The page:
Language Selection

English French German Italian Portuguese Spanish

Security Leftovers

Filed under
  • Security updates for Thursday
  • WSL2 and Kali
  • Security service tracks embedded Linux vulnerabilities

    Timesys has launched a Vigiles security monitoring and management platform with CVE tracking for embedded Linux available as free software or as a subscription service.

    Timesys Vigiles automates the identification, tracking, and analysis of vulnerabilities by comparing embedded Linux firmware with NIST’s daily Common Vulnerabilities and Exposures (CVE) notifications. The software helps customers focus on vulnerabilities that pose the biggest threats to a customer’s specific software components, thereby “eliminating the need to manually monitor and analyze thousands of vulnerabilities,” says Timesys.

  • Vim devs fix system-pwning text editor bug [Ed: This requires obtaining and opening malicious files though]

    The attack exploits a vulnerability in a Vim feature called modelines, which lets you set variables specific to a file. As long as these statements are in the first few lines, Vim interprets them as instructions. They might tell Vim to display the file with a text width of 60 characters, for example. Or maybe you want to expand tabs to spaces to avoid another geek’s ire.

  • Mail servers running Exim come under attack

    Mail servers running the Exim mail transport agent are being exploited, with the attackers using a vulnerability disclosed a few days ago to run arbitrary commands as root, a security practitioner has warned.

    Exim, one of the four MTAs commonly used on Unix servers, is developed by Phillip Hazel at the University of Cambridge. It is the default on some Linux distributions, like Debian.


    The original post about the vulnerability was released by Qualys Research Labs on 5 June, which said it was trivially exploitable in local and non-default cases, but with the default configuration an attack would take a long time to succeed.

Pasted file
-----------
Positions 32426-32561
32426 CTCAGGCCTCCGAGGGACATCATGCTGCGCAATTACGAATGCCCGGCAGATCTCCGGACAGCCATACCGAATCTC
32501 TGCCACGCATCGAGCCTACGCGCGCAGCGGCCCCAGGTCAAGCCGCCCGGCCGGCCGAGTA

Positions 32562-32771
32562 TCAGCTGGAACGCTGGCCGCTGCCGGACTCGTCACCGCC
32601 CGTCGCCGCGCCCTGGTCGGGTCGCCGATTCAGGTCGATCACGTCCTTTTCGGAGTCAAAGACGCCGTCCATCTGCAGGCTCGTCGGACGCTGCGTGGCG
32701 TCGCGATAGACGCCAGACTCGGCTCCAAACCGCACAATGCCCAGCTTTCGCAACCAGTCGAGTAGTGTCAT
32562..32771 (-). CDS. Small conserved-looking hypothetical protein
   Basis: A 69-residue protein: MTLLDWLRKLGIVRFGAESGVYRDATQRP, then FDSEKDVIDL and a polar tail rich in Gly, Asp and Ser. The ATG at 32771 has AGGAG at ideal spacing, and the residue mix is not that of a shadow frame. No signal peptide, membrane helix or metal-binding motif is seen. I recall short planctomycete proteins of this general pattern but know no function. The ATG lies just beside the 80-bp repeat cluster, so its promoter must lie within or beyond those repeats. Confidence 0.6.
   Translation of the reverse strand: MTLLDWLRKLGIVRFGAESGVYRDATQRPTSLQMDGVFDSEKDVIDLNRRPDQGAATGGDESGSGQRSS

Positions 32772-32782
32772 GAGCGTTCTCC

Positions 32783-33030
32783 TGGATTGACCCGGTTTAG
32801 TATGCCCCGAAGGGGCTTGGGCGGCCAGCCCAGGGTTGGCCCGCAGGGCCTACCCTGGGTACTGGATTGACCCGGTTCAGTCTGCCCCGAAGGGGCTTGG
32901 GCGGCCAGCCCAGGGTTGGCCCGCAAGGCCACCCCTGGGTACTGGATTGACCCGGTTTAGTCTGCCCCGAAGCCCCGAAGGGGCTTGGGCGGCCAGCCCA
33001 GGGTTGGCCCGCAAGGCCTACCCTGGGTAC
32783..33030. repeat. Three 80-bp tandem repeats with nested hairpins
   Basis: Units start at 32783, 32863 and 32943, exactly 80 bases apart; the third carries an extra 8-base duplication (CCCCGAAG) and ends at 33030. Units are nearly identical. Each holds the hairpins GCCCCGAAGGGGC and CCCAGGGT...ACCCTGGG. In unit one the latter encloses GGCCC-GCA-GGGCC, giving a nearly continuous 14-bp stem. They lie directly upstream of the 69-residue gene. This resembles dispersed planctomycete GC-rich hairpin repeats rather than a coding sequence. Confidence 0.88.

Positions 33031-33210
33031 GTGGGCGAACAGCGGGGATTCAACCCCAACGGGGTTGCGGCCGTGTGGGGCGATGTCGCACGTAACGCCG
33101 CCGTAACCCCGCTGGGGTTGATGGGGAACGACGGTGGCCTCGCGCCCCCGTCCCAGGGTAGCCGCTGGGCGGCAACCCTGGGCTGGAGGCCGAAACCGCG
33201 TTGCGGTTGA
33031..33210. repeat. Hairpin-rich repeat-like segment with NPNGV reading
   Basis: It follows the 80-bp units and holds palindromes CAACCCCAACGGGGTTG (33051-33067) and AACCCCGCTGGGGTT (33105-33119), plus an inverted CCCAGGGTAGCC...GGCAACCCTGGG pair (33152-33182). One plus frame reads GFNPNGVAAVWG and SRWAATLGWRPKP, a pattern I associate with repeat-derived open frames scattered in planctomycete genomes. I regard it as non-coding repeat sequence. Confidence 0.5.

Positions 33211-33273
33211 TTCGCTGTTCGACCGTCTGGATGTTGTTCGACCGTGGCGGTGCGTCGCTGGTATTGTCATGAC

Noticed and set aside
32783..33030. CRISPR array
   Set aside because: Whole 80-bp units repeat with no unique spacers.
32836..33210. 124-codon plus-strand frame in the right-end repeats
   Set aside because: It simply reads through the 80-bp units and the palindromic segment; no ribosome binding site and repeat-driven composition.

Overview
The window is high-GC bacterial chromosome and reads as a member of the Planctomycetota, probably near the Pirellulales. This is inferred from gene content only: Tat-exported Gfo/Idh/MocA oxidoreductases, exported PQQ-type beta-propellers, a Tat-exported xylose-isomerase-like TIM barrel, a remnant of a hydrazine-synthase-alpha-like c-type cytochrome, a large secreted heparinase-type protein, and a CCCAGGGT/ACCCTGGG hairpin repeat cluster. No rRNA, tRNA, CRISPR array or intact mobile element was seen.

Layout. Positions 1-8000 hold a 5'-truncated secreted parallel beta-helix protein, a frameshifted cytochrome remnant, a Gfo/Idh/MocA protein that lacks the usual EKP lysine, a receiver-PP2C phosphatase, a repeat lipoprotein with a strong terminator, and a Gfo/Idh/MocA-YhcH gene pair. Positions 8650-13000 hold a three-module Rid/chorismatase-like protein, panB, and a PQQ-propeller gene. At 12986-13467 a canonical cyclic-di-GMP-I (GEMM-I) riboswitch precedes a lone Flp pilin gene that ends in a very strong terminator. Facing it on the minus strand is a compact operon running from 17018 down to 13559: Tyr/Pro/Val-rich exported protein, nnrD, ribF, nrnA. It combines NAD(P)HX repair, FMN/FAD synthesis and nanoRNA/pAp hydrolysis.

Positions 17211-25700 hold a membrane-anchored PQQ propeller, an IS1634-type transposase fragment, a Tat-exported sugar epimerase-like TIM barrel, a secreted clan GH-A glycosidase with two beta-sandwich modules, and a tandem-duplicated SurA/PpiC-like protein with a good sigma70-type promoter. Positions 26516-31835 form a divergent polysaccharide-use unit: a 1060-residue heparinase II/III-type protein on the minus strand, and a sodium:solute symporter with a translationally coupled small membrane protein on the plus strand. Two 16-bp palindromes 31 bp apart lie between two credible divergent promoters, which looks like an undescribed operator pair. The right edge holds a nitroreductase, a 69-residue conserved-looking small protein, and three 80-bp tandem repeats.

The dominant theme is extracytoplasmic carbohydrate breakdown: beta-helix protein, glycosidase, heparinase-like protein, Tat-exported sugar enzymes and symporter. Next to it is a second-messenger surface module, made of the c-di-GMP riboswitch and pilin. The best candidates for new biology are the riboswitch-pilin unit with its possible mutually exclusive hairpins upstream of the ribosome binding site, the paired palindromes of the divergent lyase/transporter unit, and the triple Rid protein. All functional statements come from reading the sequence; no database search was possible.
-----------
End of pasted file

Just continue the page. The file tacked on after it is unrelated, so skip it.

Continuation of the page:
• Exim email servers are now under attack [Ed: The drama queen that CBS hired (Cimpanu) says "Almost half of the internet's email servers are now being attacked with a new exploit." It sounds a lot worse when in fact many are patched and the "half" refers to number of installs, not attacks. Misreporting. FUD. ZDNet is not a news site but a tech tabloid. It should be regarded as such.]

More in Tux Machines

today's howtos

HAT offers hardware watchdog for Raspberry Pi

On Kickstarter: Sequent Microsystems has launched a $15 “Hardware Watchdog HAT & Power Manager for Raspberry Pi” for protecting against software lock-ups. Hardware-based watchdog timers are usually standard equipment on industrial computers, but are rarely seen on Linux hacker boards. Sequent Microsystems, which has previously launched Raspberry Pi add-ons such as the MegaIO-IND home automation board, has now successfully launched a Hardware Watchdog HAT & Power Manager for Raspberry Pi. The HAT is available on Kickstarter through Oct. 17 for $15 for Jan. 2020 delivery or $20 for Nov. 2019 delivery. Read more

KDE Plasma 5.17 Desktop Environment Enters Beta, Final Release Lands October 15

KDE Plasma 5.17 promises some really cool new features and enhancements, among which we can mention multi-screen and HiDPI improvements, fractional scaling on Wayland, support for managing and configuring Thunderbolt hardware in System Settings, Night Color support on X11, and much-improved notifications with automatic Do Not Disturb mode for presentations. Several of the pages in System Settings got redesigned to help you configure your KDE Plasma system easier, the Breeze GTK theme now offers users a better appearance for the Chromium and Google Chrome web browsers and supports system color schemes for GTK and GNOME apps, System Monitor now shows NVidia GPU stats, and Plasma Discover package manager now shows icons for Snap apps. Read more

Best Linux distros of 2019: for beginners and advanced users

Linux is traditionally associated as being an operating system for coders and programmers, but over the years there have been real attempts to make Linux more attractive to general consumers. This is not least due to general consumer dissatisfaction with Windows security issues or even Apple's walled garden. However, Linux comes in many different forms, known as 'flavors' or 'distros'. This is simply because Linux is so incredibly configurable that different forms tend to be developed for different userbase needs or interests. Read more